If you’ve considered filing for bankruptcy, you may be concerned about how doing so would affect your employment. This is something people are commonly concerned about. While the simple answer here is that your current employment won’t be affected, there are some indirect consequences you’ll want to know about. For instance, your filing may prevent you from obtaining a job in the private sector later on. Therefore it’s wise to be concerned and take time to think things through carefully here.
You can’t be fired by either a government or private employer simply because you filed. Your employer also can’t use this as a reason to change any of your employment’s other terms or conditions. This means that they can’t reduce your salary, demote you, or take away any of your responsibilities. However, if there are other valid reasons for your employer to take these actions (e.g., tardiness, dishonesty, incompetence) you won’t be protected by filing bankruptcy.
Sometimes the court will attach a wage garnishment once you’ve declared yourself bankrupt. Usually, this happens when you file for Chapter 13. When this happens your employer will be informed about it since the judge will most likely order the payments to be automatically deducted from your wages and sent to the court. In this way, your employer is coerced into acting as a collection agency to ensure that you honor your bankruptcy plan.
Your employer must then follow the court’s orders until the court deems they should no longer be in effect. Typically, employers look positively upon your declaration because they’ll see that you’re taking affirmative steps to put your financial problems and stress behind you once and for all.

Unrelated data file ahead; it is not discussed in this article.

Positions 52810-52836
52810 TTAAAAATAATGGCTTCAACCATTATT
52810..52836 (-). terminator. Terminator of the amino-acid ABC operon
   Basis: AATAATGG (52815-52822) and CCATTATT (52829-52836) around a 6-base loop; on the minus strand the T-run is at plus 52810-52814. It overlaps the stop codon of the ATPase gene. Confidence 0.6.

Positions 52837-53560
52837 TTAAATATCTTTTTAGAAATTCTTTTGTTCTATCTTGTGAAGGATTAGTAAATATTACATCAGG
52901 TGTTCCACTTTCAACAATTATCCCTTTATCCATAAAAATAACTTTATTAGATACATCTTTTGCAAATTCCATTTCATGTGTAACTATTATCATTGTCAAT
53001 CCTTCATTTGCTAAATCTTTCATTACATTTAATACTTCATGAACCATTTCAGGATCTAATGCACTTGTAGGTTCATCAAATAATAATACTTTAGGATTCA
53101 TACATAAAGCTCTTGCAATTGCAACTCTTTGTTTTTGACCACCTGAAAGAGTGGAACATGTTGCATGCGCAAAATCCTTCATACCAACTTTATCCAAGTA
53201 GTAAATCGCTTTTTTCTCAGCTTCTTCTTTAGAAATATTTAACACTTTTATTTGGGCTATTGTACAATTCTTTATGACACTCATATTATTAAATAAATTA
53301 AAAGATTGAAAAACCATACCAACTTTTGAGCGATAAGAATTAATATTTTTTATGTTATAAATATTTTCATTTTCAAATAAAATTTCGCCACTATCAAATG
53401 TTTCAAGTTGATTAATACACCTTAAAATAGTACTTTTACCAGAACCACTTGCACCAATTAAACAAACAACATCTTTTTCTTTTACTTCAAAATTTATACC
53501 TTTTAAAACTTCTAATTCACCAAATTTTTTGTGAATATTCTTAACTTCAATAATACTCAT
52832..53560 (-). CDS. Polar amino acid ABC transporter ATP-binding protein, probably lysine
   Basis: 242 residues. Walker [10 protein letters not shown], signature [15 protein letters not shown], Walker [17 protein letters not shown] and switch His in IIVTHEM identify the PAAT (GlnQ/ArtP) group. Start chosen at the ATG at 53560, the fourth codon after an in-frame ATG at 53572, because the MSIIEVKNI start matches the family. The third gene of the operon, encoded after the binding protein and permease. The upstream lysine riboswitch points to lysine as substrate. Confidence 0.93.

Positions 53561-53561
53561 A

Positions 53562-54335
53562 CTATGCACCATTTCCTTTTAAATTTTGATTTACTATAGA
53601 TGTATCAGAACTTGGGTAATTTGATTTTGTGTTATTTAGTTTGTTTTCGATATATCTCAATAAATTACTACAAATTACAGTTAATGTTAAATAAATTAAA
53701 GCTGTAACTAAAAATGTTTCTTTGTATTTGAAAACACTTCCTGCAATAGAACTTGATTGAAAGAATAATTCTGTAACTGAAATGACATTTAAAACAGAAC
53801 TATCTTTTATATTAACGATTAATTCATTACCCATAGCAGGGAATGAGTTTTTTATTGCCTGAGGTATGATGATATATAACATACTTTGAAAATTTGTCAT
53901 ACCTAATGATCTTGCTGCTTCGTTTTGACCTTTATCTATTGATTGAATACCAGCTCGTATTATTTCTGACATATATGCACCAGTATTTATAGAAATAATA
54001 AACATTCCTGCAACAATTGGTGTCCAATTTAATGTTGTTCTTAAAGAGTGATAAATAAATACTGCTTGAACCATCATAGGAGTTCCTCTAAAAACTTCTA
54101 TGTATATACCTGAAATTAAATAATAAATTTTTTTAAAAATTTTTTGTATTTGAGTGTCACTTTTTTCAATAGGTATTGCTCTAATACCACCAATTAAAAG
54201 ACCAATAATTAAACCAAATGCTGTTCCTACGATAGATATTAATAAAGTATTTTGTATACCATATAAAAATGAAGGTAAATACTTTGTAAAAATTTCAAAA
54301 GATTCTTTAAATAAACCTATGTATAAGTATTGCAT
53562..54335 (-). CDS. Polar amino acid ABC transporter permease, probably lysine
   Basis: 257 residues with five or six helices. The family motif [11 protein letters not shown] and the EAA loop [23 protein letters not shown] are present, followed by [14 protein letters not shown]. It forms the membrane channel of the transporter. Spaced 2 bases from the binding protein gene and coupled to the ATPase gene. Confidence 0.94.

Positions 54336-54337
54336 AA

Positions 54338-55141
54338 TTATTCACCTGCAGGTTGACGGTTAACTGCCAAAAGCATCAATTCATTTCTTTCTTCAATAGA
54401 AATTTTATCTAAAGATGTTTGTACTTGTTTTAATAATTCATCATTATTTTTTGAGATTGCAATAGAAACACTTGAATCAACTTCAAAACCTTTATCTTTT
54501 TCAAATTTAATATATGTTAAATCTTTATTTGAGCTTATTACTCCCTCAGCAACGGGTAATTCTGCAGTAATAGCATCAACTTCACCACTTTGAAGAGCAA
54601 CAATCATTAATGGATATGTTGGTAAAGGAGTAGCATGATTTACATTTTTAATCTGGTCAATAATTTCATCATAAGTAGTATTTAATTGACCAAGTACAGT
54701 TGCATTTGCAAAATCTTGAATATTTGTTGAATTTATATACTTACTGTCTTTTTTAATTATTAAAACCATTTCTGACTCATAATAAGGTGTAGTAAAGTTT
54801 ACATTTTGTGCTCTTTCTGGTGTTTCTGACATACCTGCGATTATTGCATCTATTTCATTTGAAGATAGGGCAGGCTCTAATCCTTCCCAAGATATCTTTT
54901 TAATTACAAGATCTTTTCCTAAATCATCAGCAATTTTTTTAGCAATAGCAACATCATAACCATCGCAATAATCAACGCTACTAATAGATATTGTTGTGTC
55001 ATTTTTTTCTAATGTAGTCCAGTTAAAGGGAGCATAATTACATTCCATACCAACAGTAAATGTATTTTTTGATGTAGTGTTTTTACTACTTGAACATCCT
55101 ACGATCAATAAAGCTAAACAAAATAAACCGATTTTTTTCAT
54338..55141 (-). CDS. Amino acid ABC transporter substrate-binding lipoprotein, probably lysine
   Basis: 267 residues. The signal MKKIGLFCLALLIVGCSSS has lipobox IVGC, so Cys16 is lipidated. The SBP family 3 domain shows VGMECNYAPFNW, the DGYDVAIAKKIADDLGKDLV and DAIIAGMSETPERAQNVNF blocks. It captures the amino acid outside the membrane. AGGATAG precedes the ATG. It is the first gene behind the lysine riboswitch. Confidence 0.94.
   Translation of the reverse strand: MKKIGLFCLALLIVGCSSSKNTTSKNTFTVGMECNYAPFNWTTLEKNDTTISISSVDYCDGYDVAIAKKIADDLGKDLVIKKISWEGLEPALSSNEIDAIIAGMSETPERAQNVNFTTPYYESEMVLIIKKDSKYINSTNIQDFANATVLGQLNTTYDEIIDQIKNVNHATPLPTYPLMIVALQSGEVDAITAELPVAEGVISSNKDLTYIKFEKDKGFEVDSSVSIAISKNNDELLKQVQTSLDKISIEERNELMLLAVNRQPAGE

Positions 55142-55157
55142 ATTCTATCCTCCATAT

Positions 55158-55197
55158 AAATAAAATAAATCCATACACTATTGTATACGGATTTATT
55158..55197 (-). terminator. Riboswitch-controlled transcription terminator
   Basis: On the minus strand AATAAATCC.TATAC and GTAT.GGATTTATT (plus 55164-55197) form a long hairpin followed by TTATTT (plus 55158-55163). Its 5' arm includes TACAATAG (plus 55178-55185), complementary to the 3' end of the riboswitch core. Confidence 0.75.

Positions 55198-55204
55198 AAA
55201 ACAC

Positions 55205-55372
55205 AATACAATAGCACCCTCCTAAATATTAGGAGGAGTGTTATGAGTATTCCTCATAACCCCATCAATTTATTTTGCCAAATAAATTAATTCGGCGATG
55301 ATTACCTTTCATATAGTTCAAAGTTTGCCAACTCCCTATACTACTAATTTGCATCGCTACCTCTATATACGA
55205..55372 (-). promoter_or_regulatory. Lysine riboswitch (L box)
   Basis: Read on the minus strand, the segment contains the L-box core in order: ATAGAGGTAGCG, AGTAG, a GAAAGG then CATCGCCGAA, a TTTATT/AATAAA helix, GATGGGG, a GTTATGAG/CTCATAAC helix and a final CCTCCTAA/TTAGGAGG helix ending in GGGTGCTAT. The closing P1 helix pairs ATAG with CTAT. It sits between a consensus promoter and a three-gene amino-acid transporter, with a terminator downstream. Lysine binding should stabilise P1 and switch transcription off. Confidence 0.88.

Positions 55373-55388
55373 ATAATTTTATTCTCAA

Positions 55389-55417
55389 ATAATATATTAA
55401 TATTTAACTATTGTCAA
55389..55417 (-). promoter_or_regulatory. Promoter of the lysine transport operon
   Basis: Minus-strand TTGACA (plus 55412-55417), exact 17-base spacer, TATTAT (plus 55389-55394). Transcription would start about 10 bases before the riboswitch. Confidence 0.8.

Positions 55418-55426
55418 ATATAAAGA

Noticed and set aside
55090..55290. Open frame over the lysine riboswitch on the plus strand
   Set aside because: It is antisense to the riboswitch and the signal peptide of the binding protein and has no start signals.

Security Clearances and Employment
There are a lot of jobs (e.g. armed forces, CIA, FBI, government agency, a private company that contracts with the government) that require you to have a security clearance. If you hold such a job you may be worried that you’ll lose your security clearance if you file for bankruptcy. Whether or not you do will depend upon which of these positions you hold. For instance, if you’re a member of the military or the CIA and have a lot of debt your employer may believe that you pose a high risk of being blackmailed. Once you file and start working on getting rid of your debts you’ll pose much less of a risk. In this case, your filing will work in your favor rather than to your detriment.
How Job Applications are Affected
Public entities (e.g., federal, state, or local government agencies) can’t base their decision regarding hiring you on the fact that you’ve filed for bankruptcy. However, private employers aren’t held to this rule which is why some people have had their filing come back to haunt them.
Most private employers will conduct a credit check when you apply for a job. This is how they’ll learn that you’ve gone bankrupt. Your filing will mainly cause problems if you’re applying for a job that requires you to handle money (e.g., bookkeeping, accounting, payroll).
While it’s up to you to give employers your permission before they can conduct a credit check, they can decide not to hire you if you don’t consent. If you’re asked for this permission you should speak to them candidly about what they’ll find. When you’re honest upfront the negative effects may be outweighed by such honesty.
This is just one of the many considerations you’ll want to spend time thinking about before filing bankruptcy. At Weller Legal Group in Tampa, FL we understand that this has a major impact on your life so it shouldn’t be taken lightly. For help deciding whether this is the best route for you to take, contact us today.
Picture Credit: Crello